The Thrift Savings Plan currently has 10 investment funds available at this time for federal employees and service members. There are 5 individual TSP funds designed to mimic stock market indexes and bonds. The other funds available are 5 Life Cycle Funds which base their allocation on target retirement dates.
The table below provides the historical performance of the five primary TSP Investment Funds compared to our TSP Investing Newsletter.
TSP Funds PerformanceAs of 11/01/2016
|G Fund||F Fund||C Fund||S Fund||I Fund||TSP Investing
|30 Day Return||.12%||-.69%||-1.51%||3.47%||2.11%||.12%|
|1 Year Return||1.81%||4.77%||3.34%||1.73%||-2.96%||1.81%|
|3 Year Return||6.30%||12.64%||28.82%||16.99%||-1.88%||15.80%|
|5 Year Return||9.82%||16.79%||94.94%||86.87%||35.37%||75.29%|
|10 Year Return||30.23%||60.72%||93.70%||108.85%||15.99%||194.00%|
|Value of $1000 invested on 1/1/2004||$1,477.80||$1,794.80||$2,514.20||$2,984.10||$1,868.00||$3,816.20|
The table below shows the historical performance of the five Lifecycle Funds which became available for investment on 8/1/2005 compared to our TSP Investing Newsletter:
TSP Lifecycle Funds PerformanceAs of 11/01/2016
|L Income||L 2020||L 2030||L 2040||L 2050||TSP Investing|
|30 Day Return||-.34%||-.88%||-1.26%||-1.50%||-1.72%||.12%|
|1 Year Return||2.08%||1.86%||1.83%||1.70%||1.50%||1.81%|
|3 Year Return||9.56%||12.78%||14.48%||15.45%||15.95%||15.80%|
|5 Year Return||22.24%||42.69%||52.38%||59.45%||65.72%||75.29%|
|10 Year Return||44.83%||58.84%||66.08%||69.59%||N/A||194.00%|
|Value of $1000 invested on 8/1/2005||$1,568.00||$1,807.80||$1,906.70||$1,970.30||N/A||$3,331.35|
Individual TSP Funds
- The TSP G Fund (Government Securities Investment Fund) – The safest fund offered by the Thrift Savings Plan, hands down. The G Fund invests exclusively in a non marketable short-term U.S. Treasury security that is specially issued to the Thrift Savings Plan. This fund is a great alternative during bear markets and for retirees approaching retirement within 1-3 years. Outside of those two scenarios we would highly discourage anyone from allocating their contributions to the TSP G Fund. Inflation will likely cripple the growth of any future returns.
- The TSP F Fund (Fixed Income Index Investment Fund) – This fund is invested in U.S. investment-grade bonds, as tracked by the Barclays Capital Aggregate Bond Index. Over the last decade this fund has been the best fund for individuals approaching retirement. However, we believe going forward the G Fund will offer the appropriate level of protection for individuals approaching retirement. The intent of the F Fund is to replicate returns of the overall bond market, this in theory would allow your money to grow without being eroded by inflation but also leaves you exposed to market risks such as defaults and changes in interest rates. Simply put when interest rates fall bond prices rise and when interest rates rise bond prices fall.
- The TSP C Fund (Common Stock Index Investment Fund) – This fund was designed to mimic the Standard & Poor’s 500 (S&P 500) Stock Index, which can be considered the overall pulse of the U.S. Stock Market. In theory, TSP allocations to this fund will put your money parallel to the U.S. stock market. Therefore, when the overall market is doing well this fund will do well, when the overall market is plummeting so will this fund.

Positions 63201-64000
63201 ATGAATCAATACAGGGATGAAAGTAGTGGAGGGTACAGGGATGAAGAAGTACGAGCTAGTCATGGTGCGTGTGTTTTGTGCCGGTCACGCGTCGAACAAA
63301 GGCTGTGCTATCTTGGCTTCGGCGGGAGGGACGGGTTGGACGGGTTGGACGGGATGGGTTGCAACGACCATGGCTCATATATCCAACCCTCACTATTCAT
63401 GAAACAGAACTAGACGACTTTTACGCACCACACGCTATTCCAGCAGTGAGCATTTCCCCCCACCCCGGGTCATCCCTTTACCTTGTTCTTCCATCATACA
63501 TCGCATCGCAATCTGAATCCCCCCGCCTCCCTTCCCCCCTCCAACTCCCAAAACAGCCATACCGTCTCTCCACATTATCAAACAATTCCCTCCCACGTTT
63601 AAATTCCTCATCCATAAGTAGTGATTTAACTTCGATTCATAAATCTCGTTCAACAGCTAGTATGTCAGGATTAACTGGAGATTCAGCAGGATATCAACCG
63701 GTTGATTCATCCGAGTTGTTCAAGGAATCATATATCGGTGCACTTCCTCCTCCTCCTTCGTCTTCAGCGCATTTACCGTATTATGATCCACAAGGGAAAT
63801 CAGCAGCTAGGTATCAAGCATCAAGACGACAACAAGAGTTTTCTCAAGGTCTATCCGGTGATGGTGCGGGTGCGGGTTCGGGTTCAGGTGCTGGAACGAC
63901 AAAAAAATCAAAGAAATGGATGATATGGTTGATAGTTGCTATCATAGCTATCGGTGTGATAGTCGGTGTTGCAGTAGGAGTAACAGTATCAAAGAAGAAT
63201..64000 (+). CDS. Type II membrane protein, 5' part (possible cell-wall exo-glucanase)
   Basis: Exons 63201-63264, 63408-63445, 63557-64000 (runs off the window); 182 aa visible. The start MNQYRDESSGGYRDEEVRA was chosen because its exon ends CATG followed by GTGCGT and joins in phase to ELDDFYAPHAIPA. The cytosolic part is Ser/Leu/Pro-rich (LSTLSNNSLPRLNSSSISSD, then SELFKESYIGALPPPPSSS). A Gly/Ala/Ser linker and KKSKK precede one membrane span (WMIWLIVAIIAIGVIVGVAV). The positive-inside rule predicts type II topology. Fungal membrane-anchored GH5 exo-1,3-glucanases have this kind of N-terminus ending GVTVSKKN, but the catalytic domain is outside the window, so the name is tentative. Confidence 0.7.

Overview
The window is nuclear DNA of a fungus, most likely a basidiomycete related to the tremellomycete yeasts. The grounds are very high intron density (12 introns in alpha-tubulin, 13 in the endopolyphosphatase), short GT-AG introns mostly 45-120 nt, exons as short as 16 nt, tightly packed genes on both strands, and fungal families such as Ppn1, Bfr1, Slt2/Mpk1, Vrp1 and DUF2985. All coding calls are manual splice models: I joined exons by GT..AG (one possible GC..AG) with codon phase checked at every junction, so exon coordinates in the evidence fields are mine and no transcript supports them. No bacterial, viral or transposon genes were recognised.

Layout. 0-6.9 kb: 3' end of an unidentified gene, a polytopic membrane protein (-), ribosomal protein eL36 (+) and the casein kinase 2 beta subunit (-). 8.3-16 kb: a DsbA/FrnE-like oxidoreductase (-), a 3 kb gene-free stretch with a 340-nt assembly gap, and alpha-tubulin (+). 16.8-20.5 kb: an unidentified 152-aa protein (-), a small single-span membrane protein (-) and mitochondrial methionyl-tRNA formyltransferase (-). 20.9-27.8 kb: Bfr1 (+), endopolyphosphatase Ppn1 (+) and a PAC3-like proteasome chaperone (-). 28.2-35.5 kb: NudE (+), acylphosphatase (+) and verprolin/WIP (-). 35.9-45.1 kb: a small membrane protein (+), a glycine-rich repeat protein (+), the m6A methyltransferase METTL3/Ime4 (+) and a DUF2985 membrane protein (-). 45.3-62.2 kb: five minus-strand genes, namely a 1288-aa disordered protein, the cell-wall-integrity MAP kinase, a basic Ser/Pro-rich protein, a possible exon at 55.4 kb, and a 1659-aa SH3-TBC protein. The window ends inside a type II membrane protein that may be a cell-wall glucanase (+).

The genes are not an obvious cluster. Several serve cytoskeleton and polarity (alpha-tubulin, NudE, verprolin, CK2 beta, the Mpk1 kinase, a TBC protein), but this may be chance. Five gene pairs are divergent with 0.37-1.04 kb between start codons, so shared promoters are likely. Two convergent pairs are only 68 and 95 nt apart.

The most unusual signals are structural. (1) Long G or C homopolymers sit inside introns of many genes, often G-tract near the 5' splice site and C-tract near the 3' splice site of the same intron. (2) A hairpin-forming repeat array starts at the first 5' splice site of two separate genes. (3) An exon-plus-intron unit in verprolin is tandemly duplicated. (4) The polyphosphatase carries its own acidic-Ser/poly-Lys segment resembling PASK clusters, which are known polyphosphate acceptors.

- The TSP S Fund (Small Capitalization Stock Index Fund) – This fund is designed to mimic the Dow Jones U.S. Completion Total Stock Market Index which invests in the stocks of small and medium-sized U.S. companies. This fund offers one of the highest returns that the TSP has to offer during bullish markets. However, while this fund delivers high profits it also delivers significant losses during bearish markets. Individuals with a high risk tolerance are generally drawn to this fund. Nevertheless we would not recommend this fund for individuals coming close to retirement due to its cyclicality of booms and busts.
- The TSP I Fund (International Stock Index Investment Fund) – This fund is designed to mimic the Morgan Stanley Capital International EAFE (Europe, Australasia, Far East) Index which invests in international stocks from 21 developed countries. We don’t recommend this fund for the simple fact that you can achieve similar returns simply investing in the S Fund with far less risk. In theory, investing in international stocks would offer more profit potential but do not require the strict reporting regulations of U.S. stocks.
TSP Lifecycle Funds
The Thrift Savings Plan offers five Lifecycle Funds with allocation strategies based on target retirement dates. These allocation strategies utilize a professionally designed mix of domestic and international stocks, bonds and government securities. Specifically, each TSP Lifecycle Fund invests in the five individual TSP funds (G, F, C, S, and I Fund) we previously mentioned. TSP members choose a fund based on their expected retirement date and/or when they plan to start making withdrawals from their TSP:
- The TSP L 2050 Fund is for participants who will need their money in the year 2045 or later.
- The TSP L 2040 Fund is for participants who will need their money between 2035 and 2044.
- The TSP L 2030 Fund is for participants who will need their money between 2025 and 2034.
- The TSP L 2020 Fund is for participants who will need their money between 2015 and 2024.
- The TSP L Income Fund is for participants who are already withdrawing their accounts in monthly payments, or who plan to need their money between now and 2014.
While the Thrift Savings Plan is not the most diverse option for retirement, it is the only retirement vehicle offered to federal employees and service members at this time.
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